Analysis: Broadband Expert speed test relies on trust

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Analysis: Broadband Expert speed test relies on trust

Can it be gamed?

controversial report that pegged average broadband speeds on Telstra's NextG network below that of Vodafone included data where the identity of the user's network couldn't be verified.

The British company behind the report, Broadband Expert, has admitted it "wouldn't know which [broadband] provider" some customers used during their speed test, unless it asked them to first manually input the provider's name.

Using Broadband Expert's speed test tool, users are asked to manually select their connection type, the name of their provider, the speed they are supposed to receive under their broadband plan and their geographic state from a series of drop-down menus.

The fact that some of this user-input information cannot be verified by Broadband Expert's speedtest software casts doubt over the report's accuracy. 

The results in the report rely on users to input the correct information about their connection.

Broadband Expert commercial director Rob Webber told iTnews that host information [the ISP's name] was "generally" captured automatically when a user took a speed test.

"I mentioned that the ISP name is generally included in the host information, it is not always included," he later clarified.

"If we didn't ask for the provider name [upfront] we would have to exclude a percentage of the results simply because we wouldn't know which provider they were attached to.

"So we felt it made more sense to ask the question [upfront]."

Tests by iTnews revealed the ease with which users could ‘game' the system by lying about the identity of their ISP.

For example, it was possible to select the name of any telco and any peak speed before conducting a test, or to test a wired connection but identify it as a 3G service.

Webber said that in the "rare instances where the host details and the ISP selected by the user do not match, the results are excluded."

But that matching exercise wasn't possible for everyone included in the report.

iTnews does not allege the results were 'gamed'; only that the system setup made gaming possible.

One test a day?

Another potential cause for concern was the low sample size of test results that make up the report.

The report found Vodafone 3G users experienced the fastest average line speeds of any mobile telco - 2.2 Mbps. This was based on 238 speed tests.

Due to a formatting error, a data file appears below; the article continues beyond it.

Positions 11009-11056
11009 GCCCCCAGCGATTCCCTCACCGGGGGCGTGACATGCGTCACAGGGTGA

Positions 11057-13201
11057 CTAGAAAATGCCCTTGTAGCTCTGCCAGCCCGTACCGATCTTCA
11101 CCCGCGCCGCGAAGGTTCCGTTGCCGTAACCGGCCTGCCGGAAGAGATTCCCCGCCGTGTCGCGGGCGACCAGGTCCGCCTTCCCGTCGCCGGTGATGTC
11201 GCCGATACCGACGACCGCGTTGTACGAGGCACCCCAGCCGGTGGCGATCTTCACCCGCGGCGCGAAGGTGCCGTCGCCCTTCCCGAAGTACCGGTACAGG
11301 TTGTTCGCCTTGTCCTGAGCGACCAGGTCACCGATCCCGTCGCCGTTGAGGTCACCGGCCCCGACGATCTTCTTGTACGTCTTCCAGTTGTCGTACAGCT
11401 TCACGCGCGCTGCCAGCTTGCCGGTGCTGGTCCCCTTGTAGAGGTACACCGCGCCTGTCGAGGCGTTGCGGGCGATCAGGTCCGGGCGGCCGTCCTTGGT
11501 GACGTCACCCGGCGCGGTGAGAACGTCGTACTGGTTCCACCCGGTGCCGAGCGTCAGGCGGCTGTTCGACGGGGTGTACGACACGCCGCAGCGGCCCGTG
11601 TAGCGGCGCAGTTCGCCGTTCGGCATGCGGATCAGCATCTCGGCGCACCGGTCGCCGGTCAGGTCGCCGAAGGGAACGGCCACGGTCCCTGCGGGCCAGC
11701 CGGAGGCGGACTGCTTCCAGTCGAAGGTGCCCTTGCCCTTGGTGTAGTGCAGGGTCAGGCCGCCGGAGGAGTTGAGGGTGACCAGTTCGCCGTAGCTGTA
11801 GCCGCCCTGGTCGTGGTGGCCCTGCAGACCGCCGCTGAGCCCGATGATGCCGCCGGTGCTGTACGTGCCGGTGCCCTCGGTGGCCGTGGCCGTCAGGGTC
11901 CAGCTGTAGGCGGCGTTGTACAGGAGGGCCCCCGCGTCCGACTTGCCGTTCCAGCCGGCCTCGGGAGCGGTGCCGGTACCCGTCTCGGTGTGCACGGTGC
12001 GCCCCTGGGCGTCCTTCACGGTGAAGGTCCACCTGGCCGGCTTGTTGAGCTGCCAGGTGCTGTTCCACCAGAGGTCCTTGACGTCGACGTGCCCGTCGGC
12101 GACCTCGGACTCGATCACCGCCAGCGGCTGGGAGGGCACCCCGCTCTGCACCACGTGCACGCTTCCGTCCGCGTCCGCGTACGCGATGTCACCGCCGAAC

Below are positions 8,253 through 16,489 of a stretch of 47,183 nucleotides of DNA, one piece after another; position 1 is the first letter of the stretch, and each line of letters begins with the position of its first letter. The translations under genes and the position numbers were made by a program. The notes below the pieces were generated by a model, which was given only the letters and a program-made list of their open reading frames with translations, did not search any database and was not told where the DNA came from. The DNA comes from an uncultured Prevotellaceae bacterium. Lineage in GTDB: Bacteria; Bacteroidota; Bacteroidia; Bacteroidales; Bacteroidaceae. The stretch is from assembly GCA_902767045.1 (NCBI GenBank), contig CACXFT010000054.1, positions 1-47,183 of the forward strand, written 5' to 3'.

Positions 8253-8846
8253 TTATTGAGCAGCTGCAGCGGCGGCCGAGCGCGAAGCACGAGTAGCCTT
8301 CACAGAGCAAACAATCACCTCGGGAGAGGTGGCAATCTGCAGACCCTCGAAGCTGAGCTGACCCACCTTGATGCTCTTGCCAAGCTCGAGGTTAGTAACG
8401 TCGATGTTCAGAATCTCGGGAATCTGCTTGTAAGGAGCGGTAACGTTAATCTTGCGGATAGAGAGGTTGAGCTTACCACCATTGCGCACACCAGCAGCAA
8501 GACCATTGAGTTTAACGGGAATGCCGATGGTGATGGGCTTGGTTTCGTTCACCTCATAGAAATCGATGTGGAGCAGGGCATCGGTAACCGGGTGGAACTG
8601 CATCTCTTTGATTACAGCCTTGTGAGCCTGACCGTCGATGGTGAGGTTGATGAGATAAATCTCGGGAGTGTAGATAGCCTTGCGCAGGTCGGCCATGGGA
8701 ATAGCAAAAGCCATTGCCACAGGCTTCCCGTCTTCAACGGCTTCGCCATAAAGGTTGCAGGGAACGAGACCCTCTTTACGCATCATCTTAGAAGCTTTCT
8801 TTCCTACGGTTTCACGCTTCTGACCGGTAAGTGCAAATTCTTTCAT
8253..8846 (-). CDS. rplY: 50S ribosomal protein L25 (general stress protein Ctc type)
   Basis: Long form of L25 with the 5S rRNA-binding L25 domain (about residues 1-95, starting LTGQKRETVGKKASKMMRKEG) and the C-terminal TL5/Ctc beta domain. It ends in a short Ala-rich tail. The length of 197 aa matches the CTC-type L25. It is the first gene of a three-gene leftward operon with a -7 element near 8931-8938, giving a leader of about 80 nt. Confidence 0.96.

Telstra came in a distant fourth with users experiencing an average 1.8 Mbps line speed. This was based on 476 speed tests.

The report did not distinguish between the number of tests and the number of individuals conducting them.

"If multiple tests are carried out by one person, these stats are not removed," Webber said.

Webber speculated that the "nature of mobile broadband meant that one user could be running a number of tests from multiple locations and the results could be different every time, so we choose to include these".

"Due to the amount of tests in the results, it [was] unlikely one person running multiple tests would have a huge impact on the overall results," he said.

There were 184 days in the test period of July to December 2009. That's an average of 1.3 speed tests per day for Vodafone; and 2.6 tests per day by Telstra users.

Put simply, a single Vodafone user that conducted one daily speed test on their connection would account for 184 of the 238 speed tests in the test period.

Webber admitted the numbers were low but stood by the sample size, believing it was "reasonable".

"We'll have a much larger sample next time we update our stats," he said.

He also believed it was "highly unlikely someone would want to run a speed test on our site every day and lie about their ISP and type of connection".

"During the testing period, no one was aware that we were going to publish these stats by ISP averages, so your suggestion that someone at Vodafone was deliberately trying to improve their speed averages is not logical," he said.

iTnews did not suggest Vodafone had taken any action to affect the outcome of the report.


Despite these concerns, Webber hoped the report would "help consumers by uncovering the best and worst performers from an independent point of view."

"Up to speeds have never been a good indicator and with recent industry regulations, some ISPs are now not quoting speeds at all," he said.

"We believe the ISP's should quote the average speeds that they're existing users achieve at the point of sign."

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